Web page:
Let’s start with one fun fact and that is a colour!
Reclaiming the colour RED
Red is for dylsexia! Red is also the colour of our group logo and the dreaded and feared red ink which students have all seen for corrections :(.
Unfortunately, the red coloured ink normally used to highlight or correct mistakes in homework, tests or exams is really familiar to students and especially for young people with dyslexia who have problems with spelling and sentence structure. Some students are all too familiar with a page filled with red ink 🙁
Dyslexia groups, like ours, have chosen red to promote dyslexia and it is also a bit of a cheeky “pay back” to those dreaded corrections and to reclaim back the colour red in a fun and positive way!
October every year all over the world is dyslexia awareness month. We promote the colour during this month to change the experience of the stereotypical red corrections to a positive one and create awareness of dyslexia.
We appeal to teachers to change their pen’s colour for corrections from red to another colour! How about green? 🙂 Green is easier on the eye and on self-esteem! We encourage teachers to always leave at least one positive note or comment on work submitted, positive remarks such as “Great Effort” or “Good Ideas” help and will keep a student going! 🙂
To follow on the above, this page is dedicated to the positives and the interesting about dyslexia! It also includes the words from some of our participants of past Erasmus+ projects including the 11 founder members of Dyslexic Teens Dialogue youth group. Read on!
Some might argue that there is nothing “fun” about having dyslexia since information exchange (in particular in tests and exams in writing) and communication rely on good reading and writing skills. However, having a profile of dyslexia is not a tragedy or a life sentence! That is why this page is titled in this way! Having a profile of dyslexia is just another and different way of being, learning and doing! Find out why now!
Dyslexia in numbers
- Dyslexia affects nearly 10% of the population.
- Dyslexia is by far the most common learning difficulty.
- A study at Yale found that the numbers of girls and boys who have dyslexia are about the same.
- Dyslexia commonly runs in families.
- Children do not outgrown dyslexia.
Here are some interesting facts about dyslexia.
- The word dyslexia is derived from the Greek word ‘dys’ (meaning poor or inadequate) plus ‘lexis’ (words or language). Implying a deficit in language tasks.
- Dyslexia varies from mild to severe.
- Dyslexia is a unique mindset that is often gifted and productive but learns differently than other minds.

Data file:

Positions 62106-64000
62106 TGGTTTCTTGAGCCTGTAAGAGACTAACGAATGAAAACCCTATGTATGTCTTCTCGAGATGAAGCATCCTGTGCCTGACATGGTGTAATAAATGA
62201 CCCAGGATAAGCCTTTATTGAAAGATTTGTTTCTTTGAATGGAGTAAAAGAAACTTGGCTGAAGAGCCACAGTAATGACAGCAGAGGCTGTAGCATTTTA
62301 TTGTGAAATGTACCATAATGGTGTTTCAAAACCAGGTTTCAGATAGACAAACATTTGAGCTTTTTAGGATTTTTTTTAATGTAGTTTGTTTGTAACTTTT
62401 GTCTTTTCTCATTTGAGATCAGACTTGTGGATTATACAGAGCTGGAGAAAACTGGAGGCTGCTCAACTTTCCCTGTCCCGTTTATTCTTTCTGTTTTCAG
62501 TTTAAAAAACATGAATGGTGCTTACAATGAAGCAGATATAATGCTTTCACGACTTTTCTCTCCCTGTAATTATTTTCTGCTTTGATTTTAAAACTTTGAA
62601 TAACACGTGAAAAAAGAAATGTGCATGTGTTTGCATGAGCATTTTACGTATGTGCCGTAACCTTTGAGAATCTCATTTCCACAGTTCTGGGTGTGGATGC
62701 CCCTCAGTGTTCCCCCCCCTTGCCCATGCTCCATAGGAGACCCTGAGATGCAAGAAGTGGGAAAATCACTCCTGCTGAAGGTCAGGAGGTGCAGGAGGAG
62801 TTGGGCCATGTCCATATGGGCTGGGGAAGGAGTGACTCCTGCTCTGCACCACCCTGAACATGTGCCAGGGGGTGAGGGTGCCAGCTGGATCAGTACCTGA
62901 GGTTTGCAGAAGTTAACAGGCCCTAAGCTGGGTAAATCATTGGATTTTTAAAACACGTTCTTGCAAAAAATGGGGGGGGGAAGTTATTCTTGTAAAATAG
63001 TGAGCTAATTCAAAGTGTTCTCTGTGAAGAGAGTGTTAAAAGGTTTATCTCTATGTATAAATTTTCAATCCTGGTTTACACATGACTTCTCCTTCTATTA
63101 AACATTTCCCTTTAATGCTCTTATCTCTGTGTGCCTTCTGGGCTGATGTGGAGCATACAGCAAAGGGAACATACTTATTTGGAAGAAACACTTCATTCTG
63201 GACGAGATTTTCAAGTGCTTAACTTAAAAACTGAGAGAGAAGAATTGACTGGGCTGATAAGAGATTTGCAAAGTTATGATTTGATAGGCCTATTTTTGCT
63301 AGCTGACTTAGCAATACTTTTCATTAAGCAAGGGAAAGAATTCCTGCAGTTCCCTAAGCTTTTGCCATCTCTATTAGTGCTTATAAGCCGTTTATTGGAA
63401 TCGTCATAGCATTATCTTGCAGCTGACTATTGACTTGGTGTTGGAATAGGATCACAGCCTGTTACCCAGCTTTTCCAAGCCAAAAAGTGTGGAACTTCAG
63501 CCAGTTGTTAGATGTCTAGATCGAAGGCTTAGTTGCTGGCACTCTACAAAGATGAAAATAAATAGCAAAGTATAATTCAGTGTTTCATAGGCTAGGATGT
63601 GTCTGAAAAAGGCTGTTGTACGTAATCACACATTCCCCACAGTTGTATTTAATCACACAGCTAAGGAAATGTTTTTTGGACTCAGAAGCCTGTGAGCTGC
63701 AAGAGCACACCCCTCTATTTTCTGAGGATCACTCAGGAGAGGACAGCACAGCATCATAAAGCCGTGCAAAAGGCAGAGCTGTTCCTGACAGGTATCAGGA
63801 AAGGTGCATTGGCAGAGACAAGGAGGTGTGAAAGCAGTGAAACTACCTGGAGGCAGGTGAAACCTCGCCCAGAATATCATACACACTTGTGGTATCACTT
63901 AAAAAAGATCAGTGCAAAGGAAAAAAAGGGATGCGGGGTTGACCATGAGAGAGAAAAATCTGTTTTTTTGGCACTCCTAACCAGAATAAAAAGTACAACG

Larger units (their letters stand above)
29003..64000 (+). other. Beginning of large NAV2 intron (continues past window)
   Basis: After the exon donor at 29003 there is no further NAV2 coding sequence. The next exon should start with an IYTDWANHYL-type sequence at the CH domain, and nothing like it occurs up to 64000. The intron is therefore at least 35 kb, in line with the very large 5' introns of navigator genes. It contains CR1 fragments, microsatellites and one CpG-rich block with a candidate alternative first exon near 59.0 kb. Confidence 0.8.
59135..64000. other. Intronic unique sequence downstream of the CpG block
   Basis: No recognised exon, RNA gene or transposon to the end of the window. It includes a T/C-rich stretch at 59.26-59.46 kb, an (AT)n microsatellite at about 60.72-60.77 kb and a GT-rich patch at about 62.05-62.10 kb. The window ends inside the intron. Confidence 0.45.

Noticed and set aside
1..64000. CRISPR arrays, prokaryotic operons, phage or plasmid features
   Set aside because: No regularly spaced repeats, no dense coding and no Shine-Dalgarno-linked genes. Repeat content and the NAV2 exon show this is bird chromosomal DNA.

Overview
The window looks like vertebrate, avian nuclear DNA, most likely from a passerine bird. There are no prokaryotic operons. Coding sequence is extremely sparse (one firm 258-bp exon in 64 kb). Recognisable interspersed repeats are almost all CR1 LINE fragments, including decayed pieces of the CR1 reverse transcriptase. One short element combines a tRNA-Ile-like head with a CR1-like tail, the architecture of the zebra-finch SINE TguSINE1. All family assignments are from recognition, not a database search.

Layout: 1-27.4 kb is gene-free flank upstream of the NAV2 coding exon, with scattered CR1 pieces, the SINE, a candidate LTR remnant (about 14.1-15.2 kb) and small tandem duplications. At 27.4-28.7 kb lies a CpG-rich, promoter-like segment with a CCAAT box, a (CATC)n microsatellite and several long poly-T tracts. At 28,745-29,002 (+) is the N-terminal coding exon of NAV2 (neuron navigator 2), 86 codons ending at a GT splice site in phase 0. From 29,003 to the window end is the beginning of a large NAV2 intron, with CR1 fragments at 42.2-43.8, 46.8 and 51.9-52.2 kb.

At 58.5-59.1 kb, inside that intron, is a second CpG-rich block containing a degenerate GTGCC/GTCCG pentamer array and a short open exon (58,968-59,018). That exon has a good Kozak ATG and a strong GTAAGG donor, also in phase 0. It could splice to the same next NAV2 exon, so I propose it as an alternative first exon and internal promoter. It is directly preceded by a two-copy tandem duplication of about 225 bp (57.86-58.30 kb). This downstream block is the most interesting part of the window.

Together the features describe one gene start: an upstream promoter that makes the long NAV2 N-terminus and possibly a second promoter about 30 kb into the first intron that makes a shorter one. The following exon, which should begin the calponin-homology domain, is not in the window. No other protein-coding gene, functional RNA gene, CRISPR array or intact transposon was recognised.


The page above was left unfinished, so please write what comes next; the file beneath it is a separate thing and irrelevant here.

- Some of the most brilliant minds of our time have been known to have dyslexia: Albert Einstein, Alexander Graham Bell, Thomas Edison, Winston Churchill, Benjamin Franklin, Wolfgang Amadeus Mozart, and John Lennon, to mention only a few.
- There are people with dyslexia in many types of highly respected careers such as: Tom Cruise, Danny Glover, Cher, Magic Johnson, Carl Lewis, Bruce Jenner, and General George Patton.
- Adopt a person first and positive vocabulary, do not use phrases like “suffer from dyslexia” or “dyslexics” or “dyslexic person” or “lazy” or “careless” or refer to dyslexia as a disability. Do not label or generalize. “Person with dyslexia” or “having a profile of dyslexia” are the positives to use.
- The University of Malta has published a document on the use of person first and inclusive vocabulary. Learn more about it here.
People with dyslexia….
- often enjoy and excel at solving puzzles.
- have excellent comprehension of the stories read or told them.
- often have a better sense of spatial relationships and better use of their right brain.
- have excellent thinking skills in the areas of conceptualization, reason, imagination, and abstraction.
- have a strong ability to see concepts with a “big picture” perspective.
- are adept to excellence in areas not dependent on reading.
- typically have a large spoken vocabulary for their age.
- tend to be more curious, creative, and intuitive than average.
- Dyslexia is not related to low intelligence.
Solutions for Dyslexia
- Students with dyslexia score significantly higher on test when they are given additional time and given the test orally.
- Students with dyslexia do best when directions are two steps or fewer. They often get confused and frustrated with a long list of “to dos” or directions.
- The more important, consistent, frequent, multi-sensory, and emotionally reinforcing information is presented, the easier and more enduring language learning becomes for people with dyslexia.
- Encourage, encourage, encourage, create opportunities for success
- Have a look at our Leaflet of Hints
- Be a study buddy
- Be a friend 🙂
Adapted from: https://athome.readinghorizons.com/blog/50-interesting-facts-about-dyslexia